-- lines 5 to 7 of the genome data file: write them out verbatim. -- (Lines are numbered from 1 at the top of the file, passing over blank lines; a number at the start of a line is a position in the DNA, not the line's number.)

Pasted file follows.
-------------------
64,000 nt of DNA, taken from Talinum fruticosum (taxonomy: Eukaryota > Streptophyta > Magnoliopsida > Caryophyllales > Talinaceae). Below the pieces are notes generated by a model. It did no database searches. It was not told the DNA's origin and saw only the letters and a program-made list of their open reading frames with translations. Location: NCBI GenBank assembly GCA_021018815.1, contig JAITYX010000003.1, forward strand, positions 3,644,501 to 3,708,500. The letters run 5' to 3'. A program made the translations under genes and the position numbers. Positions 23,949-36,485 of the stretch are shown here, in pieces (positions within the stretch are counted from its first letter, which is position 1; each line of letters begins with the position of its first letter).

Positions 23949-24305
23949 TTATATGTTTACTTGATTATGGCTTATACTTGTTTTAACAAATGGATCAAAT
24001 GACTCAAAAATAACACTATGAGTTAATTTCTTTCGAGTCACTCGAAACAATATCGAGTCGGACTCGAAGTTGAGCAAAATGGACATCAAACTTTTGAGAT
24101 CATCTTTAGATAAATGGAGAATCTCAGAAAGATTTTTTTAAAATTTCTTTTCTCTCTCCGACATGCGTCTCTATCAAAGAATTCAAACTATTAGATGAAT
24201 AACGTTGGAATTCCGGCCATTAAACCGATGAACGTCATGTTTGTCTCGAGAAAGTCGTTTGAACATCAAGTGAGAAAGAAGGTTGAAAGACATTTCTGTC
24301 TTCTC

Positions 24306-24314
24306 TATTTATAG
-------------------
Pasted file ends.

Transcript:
24101 CATCTTTAGATAAATGGAGAATCTCAGAAAGATTTTTTTAAAATTTCTTTTCTCTCTCCGACATGCGTCTCTATCAAAGAATTCAAACTATTAGATGAAT
24201 AACGTTGGAATTCCGGCCATTAAACCGATGAACGTCATGTTTGTCTCGAGAAAGTCGTTTGAACATCAAGTGAGAAAGAAGGTTGAAAGACATTTCTGTC
24301 TTCTC